While joint ownership can often be a simple and effective means of accomplishing estate planning objectives, it is equally as often fraught with pitfalls. Failure to document intentions and unexpected issues can lead to unintended consequences and costly litigation.
Example: “A” is a widow. He has two children, “B” and “C”. A’s will divides his estate equally between B and C, with gift-overs to their respective children. A’s sole asset is his home. B lives at the home, without charge, but provides some assistance to A. Shortly before his death, A adds B to title of the home as a joint tenant.
Three of the possible outcomes are as follows:
- Option 1: A gifted B the right of survivorship in the home to B. B is added to title as a joint tenant.
Result: B receives the home as surviving joint tenant.
- Option 2: B holds legal title as a bare trustee for A. On A’s death, B holds legal title as a bare trustee for A’s estate.
Result: the home is divided evenly between A and B pursuant to the Will. Probate fees may or may not be avoided.
- Option 3: A and B are true joint tenants with the right of survivorship. A intends B to immediately receive a 1/2 beneficial interest in the home.
Result: transfer of the home may constitute a disposition. There may be capital gains tax liability. is charged on the accrued gains, subject to principal residence exemption. B receives the home as joint tenant with right of survivorship.
B will argue Option 1 and C will argue Option 2. Even if the parties evidenced their intention in writing, the joint ownership structure could result in unintended consequences.
For example, assume A intended that B receive the entire home on A’s death by gift of the right of survivorship. Perhaps A and C’s relationship had deteriorated, and/or A wished to provide for his less financially secure son, B, and B’s family. Rather than executing a new Will, A instead resolves to use a joint ownership structure, hoping to also avoid probate fees. The potential issues:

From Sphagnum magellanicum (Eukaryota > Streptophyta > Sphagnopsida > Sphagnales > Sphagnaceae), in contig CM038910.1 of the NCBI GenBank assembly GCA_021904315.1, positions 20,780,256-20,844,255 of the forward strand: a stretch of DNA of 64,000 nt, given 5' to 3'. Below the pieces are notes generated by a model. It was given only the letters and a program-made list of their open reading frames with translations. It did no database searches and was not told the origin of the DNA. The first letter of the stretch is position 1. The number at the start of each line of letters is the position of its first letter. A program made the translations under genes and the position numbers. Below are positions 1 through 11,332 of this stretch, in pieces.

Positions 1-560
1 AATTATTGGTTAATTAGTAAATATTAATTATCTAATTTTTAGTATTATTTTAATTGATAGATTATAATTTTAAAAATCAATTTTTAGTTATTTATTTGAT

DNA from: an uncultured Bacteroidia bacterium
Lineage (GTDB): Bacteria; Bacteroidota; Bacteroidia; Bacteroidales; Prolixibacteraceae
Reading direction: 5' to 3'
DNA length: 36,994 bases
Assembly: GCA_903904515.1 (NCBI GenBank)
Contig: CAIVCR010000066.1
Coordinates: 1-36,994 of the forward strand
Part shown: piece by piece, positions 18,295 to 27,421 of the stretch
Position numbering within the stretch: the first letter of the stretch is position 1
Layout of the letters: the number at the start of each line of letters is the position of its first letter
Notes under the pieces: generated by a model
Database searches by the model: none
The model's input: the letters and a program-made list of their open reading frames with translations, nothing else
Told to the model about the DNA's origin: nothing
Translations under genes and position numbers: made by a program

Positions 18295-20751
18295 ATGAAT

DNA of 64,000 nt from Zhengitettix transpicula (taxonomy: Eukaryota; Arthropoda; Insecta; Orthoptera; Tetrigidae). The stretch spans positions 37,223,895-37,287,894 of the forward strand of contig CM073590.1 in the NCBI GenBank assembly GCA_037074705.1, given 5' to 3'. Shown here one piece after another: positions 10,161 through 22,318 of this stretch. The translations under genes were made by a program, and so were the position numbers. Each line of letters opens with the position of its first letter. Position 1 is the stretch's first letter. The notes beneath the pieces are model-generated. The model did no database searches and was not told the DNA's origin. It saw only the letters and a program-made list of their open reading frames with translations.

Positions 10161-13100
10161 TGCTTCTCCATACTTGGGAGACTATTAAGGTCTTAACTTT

- Order of Death – If B dies before A, then A will again become the sole owner. On A’s death, his estate, including the house, is divided in accordance with his Will, 50% to C and 50% among B’s children. A’s intention to disproportionately benefit B’s family and disinherit C is therefore thwarted.
- Reduced Control – Sometime after adding B to title, A wishes to sell the home and move into a retirement facility. B refuses to consent to the sale. A is required to bring litigation against B to sell the home.
- Probate Required – A fails to execute the appropriate documentation to establish a gift of the right of survivorship to B. B is deemed to hold the beneficial interest in home in trust for A’s estate. A has other assets that require probate to be dealt with. Even if B were the sole beneficiary of A’s estate, unless A executed multiple Wills, B would be required to include the home in the probate application and pay the applicable Estate Administration Tax.
- Income Tax Consequences – If A is deemed to have added B to title as a true joint tenant with right of survivorship, immediately sharing beneficial interest in the home, the transaction will be considered to be a disposition. A will be deemed to have sold 1/2 of his interest in the home to B at the current fair market value. If the home has accrued capital gains and does not benefit from the principal residence exemption, A will have immediate capital gains tax liability.
- Land Transfer Tax – Assume the same example as above, but the home is also subject to a $500,000 outstanding mortgage. Land Transfer Tax may be owing on the consideration, deemed to be 1/2 of the outstanding mortgage. If the property is in Toronto, Land Transfer Tax will be $4,450.
The new trust reporting requirements serve as a further potential complication in joint ownership arrangements. These risks inherent in such arrangements underscore the need for careful consideration in structuring estate plans.